What Do You Do With Only 48 Hours in Berlin

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As the fifth-largest city in Europe, it can be very hard to decide how to spend only 48 hours in Berlin. There are dozens of activities to choose from, each one better than the last. Some are seasonal, some are weather-dependent, some are strenuous, and some might make you fat.

When to Visit Berlin

Visiting Berlin in the summer has two huge advantages – it’s warmer and you will have more daylight hours. In December, sunrise is around 8 a.m. and sunset is around 4 p.m., giving you only about 8 hours of daylight. On the other hand, in June the sun is up before 5 a.m. and sets after 9 p.m. This will give you over 16 hours of daylight for exploring! Granted, not all of the attractions will be open all 16 hours, but at least you can get more done in a day.

The disadvantage of visiting Berlin in the summer is the crowds. They are massive and there’s a good chance most of the accommodations (especially Couchsurfing) will be fully booked. Many tours will also be fully booked and attractions will be crowded. Only at the parks is this good, as more people means more music, more barbecues and more camaraderie.

Spring and autumn are great choices. The weather is moderate and it’s not too busy. You could also visit in the winter, but it can be very cold, rainy and even snowy (not necessarily a bad thing). In December, there are several Christmas markets around the city to visit. The biggest disadvantage of visiting in winter is that many of the tours aren’t running, and you only have about 8-10 hours of daylight.

Day One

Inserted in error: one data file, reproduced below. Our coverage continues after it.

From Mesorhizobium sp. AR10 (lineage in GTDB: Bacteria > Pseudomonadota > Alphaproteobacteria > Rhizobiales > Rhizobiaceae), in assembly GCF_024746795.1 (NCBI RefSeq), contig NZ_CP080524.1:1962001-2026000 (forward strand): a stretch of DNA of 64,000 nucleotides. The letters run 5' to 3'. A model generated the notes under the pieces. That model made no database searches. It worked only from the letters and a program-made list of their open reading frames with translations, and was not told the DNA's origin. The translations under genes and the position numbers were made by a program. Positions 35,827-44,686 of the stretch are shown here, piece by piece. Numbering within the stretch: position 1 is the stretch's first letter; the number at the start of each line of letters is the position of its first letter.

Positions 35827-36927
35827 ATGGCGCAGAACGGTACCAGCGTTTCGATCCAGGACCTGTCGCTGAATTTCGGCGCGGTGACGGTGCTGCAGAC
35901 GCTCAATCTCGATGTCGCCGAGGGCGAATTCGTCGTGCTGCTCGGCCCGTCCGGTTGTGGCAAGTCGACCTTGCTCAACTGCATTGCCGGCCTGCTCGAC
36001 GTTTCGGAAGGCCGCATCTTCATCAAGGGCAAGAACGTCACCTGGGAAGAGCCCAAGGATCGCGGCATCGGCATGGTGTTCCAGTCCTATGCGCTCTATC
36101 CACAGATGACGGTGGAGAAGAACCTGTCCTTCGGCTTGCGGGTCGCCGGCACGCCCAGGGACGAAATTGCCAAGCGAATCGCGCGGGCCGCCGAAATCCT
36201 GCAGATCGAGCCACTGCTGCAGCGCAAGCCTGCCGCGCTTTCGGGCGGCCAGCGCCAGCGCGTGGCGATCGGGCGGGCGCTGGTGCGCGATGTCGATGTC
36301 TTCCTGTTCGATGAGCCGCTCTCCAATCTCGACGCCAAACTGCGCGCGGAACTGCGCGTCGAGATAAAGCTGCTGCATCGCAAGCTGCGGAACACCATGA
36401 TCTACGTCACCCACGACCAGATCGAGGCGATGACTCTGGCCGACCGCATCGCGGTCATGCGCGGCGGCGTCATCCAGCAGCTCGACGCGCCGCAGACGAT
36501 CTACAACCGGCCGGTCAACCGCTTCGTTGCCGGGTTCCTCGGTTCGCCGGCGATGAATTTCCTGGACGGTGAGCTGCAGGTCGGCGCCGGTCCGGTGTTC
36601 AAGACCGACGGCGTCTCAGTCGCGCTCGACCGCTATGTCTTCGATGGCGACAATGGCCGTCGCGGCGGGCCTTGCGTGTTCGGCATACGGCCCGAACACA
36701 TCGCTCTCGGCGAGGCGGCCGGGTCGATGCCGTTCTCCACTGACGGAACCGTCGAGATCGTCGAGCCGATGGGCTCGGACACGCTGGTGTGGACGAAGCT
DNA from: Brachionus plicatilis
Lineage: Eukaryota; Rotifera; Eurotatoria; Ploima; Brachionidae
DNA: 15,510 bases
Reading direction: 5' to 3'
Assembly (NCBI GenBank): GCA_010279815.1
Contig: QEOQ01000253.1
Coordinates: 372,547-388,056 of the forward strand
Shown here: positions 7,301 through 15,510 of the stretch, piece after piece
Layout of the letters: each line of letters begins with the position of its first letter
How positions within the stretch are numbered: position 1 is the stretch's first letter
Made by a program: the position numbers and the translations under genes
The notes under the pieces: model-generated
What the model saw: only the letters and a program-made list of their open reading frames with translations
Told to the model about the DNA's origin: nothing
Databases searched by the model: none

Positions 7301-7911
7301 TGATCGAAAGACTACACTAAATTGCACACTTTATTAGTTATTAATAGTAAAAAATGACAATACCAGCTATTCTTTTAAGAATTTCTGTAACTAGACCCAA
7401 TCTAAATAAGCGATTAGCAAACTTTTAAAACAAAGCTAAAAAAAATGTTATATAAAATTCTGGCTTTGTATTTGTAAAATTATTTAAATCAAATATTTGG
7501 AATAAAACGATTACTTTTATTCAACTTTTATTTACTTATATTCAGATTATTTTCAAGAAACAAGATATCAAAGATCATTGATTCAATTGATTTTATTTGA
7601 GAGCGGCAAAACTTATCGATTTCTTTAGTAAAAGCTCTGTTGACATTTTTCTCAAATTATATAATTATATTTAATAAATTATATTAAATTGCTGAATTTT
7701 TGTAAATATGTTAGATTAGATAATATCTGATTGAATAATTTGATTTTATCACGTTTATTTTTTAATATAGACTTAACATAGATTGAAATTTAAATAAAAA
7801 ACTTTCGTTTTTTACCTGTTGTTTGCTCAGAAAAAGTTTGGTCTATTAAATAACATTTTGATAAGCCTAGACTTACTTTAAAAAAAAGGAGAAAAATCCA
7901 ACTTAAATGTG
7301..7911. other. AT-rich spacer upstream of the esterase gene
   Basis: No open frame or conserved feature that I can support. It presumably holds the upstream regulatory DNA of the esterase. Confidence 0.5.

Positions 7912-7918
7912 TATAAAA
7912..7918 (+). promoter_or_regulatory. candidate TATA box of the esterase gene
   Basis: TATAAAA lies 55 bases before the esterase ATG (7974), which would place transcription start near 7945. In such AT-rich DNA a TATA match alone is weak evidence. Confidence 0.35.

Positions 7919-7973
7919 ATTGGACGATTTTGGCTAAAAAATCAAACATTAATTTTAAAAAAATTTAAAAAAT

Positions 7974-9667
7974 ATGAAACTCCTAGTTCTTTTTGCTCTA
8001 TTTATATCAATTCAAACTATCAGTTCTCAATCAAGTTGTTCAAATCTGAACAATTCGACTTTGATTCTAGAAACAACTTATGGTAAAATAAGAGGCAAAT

The beginning of your 48 hours in Berlin will obviously depend on when your flight or bus arrives. I’ve arranged the days starting first thing in the morning, but you could always shift the Day One morning activities to the third day if you arrive late. This itinerary is not for the faint of heart and will keep you running from one attraction to another, but that’s the best way to maximize your time if you only have two days.

Watch the Kitesurfers Tempelhofer Feld

Personally, one of my favorite spots in Berlin is Tempelhofer. It’s a great location to start your morning off with some exercise. Tempelhofer Feld, named after the Knights Templar land it sits on, is the site of the Templehof airport which served Berlin until 2008. It was originally built in 1923 and was used by Hitler in World War II. You can walk down the 1.3-mile runway or around the extensive park and gardens. The barbecues mostly come out at night, but there will be plenty of other locals out for a jog or possibly even kiteskating down the runway. There are also tours of the airport, but those are only at 1:30 p.m. which throws a wrench into the other activities.

Tempelhoffer Feld in Berlin

Indulge on the Secret Food Tour

I always say that the best way to start exploring a city is on a walking tour. I also say a great way to learn about a culture is through its cuisine. Thus, taking a food tour couldn’t be a better option. I took the Secret Food Tour of Berlin on which I got to devour delicious schnitzel, currywurst, kebab, flammekueche, and beer. There’s also a vegan version of the tour, which might be even better considering Berlin is one of the most vegan-friendly cities in the world! The tour starts at 11:30 a.m. by the Warschauer Straße metro station. The tour lasts about 3 to 3.5 hours. Believe me, you won’t want to eat breakfast before the tour, nor will you need to eat again until dinner.